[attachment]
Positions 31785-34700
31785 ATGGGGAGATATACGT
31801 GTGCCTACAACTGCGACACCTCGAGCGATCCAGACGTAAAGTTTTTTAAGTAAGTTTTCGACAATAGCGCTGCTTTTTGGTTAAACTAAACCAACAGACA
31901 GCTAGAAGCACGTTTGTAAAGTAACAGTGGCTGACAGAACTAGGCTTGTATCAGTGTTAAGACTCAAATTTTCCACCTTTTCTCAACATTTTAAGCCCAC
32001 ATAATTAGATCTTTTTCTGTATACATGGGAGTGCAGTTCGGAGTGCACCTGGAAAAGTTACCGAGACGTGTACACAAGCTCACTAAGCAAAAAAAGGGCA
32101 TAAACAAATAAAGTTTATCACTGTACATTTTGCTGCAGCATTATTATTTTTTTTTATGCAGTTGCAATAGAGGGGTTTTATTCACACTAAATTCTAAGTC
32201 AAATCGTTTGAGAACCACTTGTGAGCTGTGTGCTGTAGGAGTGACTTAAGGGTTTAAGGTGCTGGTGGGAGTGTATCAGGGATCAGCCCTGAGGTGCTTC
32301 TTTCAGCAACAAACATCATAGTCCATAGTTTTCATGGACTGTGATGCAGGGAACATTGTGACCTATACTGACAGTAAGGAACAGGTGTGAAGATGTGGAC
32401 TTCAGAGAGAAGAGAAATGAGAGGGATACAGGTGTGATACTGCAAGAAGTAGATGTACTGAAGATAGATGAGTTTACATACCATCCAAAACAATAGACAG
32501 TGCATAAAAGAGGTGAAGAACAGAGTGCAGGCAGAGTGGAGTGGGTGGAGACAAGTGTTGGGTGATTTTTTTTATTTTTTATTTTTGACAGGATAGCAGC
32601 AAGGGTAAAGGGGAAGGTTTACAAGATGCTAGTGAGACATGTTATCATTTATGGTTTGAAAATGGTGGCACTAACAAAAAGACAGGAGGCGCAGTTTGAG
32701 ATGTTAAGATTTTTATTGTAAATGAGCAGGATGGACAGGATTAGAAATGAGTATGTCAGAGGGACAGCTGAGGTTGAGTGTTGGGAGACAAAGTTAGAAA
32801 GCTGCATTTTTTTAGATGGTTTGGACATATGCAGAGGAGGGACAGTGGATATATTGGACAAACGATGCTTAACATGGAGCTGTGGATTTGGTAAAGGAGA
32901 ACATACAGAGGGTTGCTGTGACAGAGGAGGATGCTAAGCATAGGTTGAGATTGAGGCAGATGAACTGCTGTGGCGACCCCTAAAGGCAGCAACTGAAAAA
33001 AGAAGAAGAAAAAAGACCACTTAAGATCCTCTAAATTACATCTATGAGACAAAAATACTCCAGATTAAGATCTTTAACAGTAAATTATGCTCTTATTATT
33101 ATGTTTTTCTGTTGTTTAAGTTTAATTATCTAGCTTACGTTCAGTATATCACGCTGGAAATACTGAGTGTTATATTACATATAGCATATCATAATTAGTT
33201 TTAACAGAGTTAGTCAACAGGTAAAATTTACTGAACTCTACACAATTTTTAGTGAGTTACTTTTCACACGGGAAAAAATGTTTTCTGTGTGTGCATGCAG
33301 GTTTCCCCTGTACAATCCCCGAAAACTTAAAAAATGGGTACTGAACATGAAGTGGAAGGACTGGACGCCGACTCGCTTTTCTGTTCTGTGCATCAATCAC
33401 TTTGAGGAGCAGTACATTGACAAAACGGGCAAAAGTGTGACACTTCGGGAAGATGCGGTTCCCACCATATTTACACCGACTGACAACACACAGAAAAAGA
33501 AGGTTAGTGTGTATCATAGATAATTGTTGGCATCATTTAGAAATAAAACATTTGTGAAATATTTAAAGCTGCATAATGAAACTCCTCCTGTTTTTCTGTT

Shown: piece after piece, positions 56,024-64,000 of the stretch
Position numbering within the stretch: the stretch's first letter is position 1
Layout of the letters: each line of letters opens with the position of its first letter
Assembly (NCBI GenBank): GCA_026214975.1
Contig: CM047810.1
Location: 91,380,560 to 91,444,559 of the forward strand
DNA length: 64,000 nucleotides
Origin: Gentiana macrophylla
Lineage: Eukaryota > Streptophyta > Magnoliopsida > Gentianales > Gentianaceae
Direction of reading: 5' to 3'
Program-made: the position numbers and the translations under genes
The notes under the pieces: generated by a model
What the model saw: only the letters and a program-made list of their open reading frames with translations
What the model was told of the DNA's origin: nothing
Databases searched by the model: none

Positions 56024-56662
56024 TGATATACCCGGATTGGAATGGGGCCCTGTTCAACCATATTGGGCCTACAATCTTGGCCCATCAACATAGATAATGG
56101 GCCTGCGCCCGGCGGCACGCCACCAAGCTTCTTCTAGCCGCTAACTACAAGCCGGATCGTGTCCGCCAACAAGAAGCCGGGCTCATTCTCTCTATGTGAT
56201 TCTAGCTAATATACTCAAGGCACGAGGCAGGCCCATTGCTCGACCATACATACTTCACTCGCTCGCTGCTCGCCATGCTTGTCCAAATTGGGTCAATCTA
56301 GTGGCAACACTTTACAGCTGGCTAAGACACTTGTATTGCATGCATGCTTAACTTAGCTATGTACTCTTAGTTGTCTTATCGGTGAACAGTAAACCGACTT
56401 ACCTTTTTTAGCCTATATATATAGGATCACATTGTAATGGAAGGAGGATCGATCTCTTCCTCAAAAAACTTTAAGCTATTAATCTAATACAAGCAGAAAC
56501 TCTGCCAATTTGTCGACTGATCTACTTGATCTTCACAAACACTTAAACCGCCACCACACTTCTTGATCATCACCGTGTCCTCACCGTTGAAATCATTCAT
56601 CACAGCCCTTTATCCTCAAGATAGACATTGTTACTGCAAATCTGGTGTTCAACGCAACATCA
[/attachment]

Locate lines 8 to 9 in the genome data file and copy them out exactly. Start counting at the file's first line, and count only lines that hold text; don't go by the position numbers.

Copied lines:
32301 TTTCAGCAACAAACATCATAGTCCATAGTTTTCATGGACTGTGATGCAGGGAACATTGTGACCTATACTGACAGTAAGGAACAGGTGTGAAGATGTGGAC
32401 TTCAGAGAGAAGAGAAATGAGAGGGATACAGGTGTGATACTGCAAGAAGTAGATGTACTGAAGATAGATGAGTTTACATACCATCCAAAACAATAGACAG